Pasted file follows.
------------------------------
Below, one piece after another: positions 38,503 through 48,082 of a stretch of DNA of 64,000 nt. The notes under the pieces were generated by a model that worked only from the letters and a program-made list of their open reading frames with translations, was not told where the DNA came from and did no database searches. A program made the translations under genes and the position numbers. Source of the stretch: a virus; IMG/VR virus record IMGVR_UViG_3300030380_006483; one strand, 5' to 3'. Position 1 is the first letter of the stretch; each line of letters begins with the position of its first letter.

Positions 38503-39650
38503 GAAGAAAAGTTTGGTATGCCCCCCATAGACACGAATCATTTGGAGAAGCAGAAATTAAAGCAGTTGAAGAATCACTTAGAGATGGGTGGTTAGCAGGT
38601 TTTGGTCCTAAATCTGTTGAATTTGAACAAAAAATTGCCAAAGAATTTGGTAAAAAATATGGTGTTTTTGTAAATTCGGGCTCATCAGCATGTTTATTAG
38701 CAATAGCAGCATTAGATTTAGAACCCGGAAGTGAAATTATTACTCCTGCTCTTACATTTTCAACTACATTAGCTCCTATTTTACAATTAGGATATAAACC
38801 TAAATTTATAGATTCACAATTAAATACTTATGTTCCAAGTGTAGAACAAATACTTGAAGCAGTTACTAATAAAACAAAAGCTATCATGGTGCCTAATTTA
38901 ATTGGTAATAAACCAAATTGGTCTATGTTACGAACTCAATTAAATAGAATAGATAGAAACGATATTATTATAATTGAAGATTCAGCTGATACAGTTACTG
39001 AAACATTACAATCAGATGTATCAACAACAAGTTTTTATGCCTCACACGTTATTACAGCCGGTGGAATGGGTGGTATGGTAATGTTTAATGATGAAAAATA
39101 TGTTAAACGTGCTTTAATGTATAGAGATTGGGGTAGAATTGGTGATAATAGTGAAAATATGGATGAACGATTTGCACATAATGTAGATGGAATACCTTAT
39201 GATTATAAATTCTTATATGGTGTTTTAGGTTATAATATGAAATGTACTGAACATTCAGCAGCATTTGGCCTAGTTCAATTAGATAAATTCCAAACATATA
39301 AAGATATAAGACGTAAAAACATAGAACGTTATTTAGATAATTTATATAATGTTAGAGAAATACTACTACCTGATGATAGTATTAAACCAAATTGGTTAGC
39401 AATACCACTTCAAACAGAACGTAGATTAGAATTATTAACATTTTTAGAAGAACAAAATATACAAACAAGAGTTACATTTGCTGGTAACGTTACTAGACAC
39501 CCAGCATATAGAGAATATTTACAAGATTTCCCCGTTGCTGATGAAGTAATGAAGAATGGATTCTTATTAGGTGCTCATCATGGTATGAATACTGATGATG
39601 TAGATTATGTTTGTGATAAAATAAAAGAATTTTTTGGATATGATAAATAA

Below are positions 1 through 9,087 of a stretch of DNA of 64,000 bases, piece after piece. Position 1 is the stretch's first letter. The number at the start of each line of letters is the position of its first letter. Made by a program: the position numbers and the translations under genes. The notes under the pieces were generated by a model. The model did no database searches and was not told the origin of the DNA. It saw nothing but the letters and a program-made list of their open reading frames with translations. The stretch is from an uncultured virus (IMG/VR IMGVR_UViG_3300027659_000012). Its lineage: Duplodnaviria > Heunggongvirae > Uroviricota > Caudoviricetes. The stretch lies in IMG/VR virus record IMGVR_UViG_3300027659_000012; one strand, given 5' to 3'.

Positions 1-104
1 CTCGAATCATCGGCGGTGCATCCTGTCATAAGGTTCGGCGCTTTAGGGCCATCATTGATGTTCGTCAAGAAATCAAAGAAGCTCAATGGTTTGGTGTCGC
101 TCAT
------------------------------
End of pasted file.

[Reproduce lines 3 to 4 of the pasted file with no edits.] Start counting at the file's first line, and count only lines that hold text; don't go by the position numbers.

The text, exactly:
38503 GAAGAAAAGTTTGGTATGCCCCCCATAGACACGAATCATTTGGAGAAGCAGAAATTAAAGCAGTTGAAGAATCACTTAGAGATGGGTGGTTAGCAGGT
38601 TTTGGTCCTAAATCTGTTGAATTTGAACAAAAAATTGCCAAAGAATTTGGTAAAAAATATGGTGTTTTTGTAAATTCGGGCTCATCAGCATGTTTATTAG